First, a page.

including her stepsister, she was the only one it would be impossible
for me to live without.

That state of mind lasted up to the night when we arrived at the deadest
of all Dead Cities of the Zuider Zee, Enkhuisen. There it broke upon me
out of a clear sky that my Burne-Jones angel, Phyllis Rivers, loved and
was loved by, another; that other, a graven image of a Viking, who could
never appreciate her as she deserved.

Until the blow fell, I had always, half unconsciously, felt that she was
there; that if I lost the incomparable Nell, the exquisite Phyllis was
on the spot to console me; and she is at her best as a consoler. But
suddenly, at a moment when I was soaked with rain, snubbed by Nell, as
well as foolishly concerned about the fate of that white man's burden,
my Albatross, and altogether ill-fitted to bear further misfortunes, I
learnt that Phyllis regarded me as a brother.

I hid my chagrin in sympathy for hers, but Phyllis in tears proved
distracting. She is the one girl I have ever seen who can cry without a
deplorable redness of the nose. Tears rolled like pearls over her lower
lashes, which are almost as long as the fringe of the upper lids, and I
wondered how I could ever have thought another girl more desirable. Too
late for my comfort did she assure me that, in her opinion, my case was
not hopeless with her stepsister. It was Phyllis, not Nell, whom I now
wished to snatch from the arms of a hated rival (not that she was in
them yet, but she might be at any minute unless I secured her) and it
was painful that at such a crisis she should throw her once unattainable
stepsister at my head.

Next day, to be sure, when Alb brought the motor-boat to our rescue at
Urk, the way Nell's big hazel eyes lit up at sight of him, set my heart
vibrating again like a pendulum, and I found myself much in the same
condition I had been in at first; unable to decide which, after all, was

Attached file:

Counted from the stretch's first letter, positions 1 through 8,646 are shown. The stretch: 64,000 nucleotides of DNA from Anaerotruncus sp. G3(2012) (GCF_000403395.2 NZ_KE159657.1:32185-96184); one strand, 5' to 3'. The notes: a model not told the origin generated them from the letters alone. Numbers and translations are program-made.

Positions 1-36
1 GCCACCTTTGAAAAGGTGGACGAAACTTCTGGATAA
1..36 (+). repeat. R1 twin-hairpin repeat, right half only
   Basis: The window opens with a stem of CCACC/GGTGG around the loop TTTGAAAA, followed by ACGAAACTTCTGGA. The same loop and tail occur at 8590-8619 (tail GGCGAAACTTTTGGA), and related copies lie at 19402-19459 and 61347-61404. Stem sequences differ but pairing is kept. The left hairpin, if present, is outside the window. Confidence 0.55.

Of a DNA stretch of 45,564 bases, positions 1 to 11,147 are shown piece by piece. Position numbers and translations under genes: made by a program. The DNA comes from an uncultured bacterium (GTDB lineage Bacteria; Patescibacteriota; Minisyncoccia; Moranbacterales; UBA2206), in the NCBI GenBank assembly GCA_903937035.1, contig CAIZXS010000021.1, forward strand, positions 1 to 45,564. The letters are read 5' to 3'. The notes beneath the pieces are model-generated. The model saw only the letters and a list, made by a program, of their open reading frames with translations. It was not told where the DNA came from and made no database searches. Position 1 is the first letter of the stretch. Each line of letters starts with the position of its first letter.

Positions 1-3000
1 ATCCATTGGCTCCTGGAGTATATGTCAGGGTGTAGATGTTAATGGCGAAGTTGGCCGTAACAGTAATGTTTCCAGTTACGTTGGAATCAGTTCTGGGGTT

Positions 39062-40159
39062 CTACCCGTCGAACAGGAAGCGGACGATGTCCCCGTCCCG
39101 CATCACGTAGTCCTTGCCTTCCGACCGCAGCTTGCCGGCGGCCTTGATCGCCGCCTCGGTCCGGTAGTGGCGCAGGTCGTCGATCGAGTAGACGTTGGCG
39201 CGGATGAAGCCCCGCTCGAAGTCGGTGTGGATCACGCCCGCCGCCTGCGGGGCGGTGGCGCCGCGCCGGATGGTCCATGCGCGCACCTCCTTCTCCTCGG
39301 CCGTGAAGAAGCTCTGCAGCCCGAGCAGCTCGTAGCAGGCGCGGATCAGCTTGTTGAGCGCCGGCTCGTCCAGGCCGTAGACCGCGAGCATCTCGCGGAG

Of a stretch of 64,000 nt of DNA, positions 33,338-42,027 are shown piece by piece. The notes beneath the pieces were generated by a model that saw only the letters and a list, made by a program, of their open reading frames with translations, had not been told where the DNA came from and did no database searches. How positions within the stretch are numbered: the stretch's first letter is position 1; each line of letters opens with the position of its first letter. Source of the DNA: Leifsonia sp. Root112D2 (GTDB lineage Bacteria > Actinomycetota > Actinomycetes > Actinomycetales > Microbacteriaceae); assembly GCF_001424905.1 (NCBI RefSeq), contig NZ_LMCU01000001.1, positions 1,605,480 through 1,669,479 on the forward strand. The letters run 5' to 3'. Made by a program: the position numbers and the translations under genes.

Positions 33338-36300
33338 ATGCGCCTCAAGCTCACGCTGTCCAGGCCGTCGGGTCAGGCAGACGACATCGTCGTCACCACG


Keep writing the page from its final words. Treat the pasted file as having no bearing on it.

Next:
the more indispensable of the two girls. But this return to chaos did
not make for peace of mind, because, though I could not bear to lose
either, I should be lucky if I contrived to keep one. Besides, there was
the worry about Sir Alec MacNairne, and the danger that he might pounce
down upon us to destroy the fabric I had so carefully woven.

Altogether, the features of Friesland were not cut with the same
cameo-clearness upon my perception that other parts of Holland had taken
a few weeks or even days ago, when I was young and happy.

As I remarked early in our black partnership, even an Albatross can
have its uses. Perhaps, if the truth were known, the Ancient Mariner
occasionally fell down and would have broken a bone if the Albatross,
tied round his neck, had not acted as a kind of cushion for his
protection. At Amsterdam, in a moment of peril for our plot, Alb acted
somewhat in this capacity for me, showing himself to be possessed of all
that shrewd adroitness which should furnish the equipment of every
well-regulated villain. At Leeuwarden, therefore, it was for me to do
something desperate when desperate need arose.

I shall never cease to applaud my own presence of mind in the matter of
turning the enemy's flank. My wrists were lame for days after that
famous handshake with Aunt Fay's husband which, in his surprise, spun
the big fellow round like a teetotum, and gave Alb a chance to vanish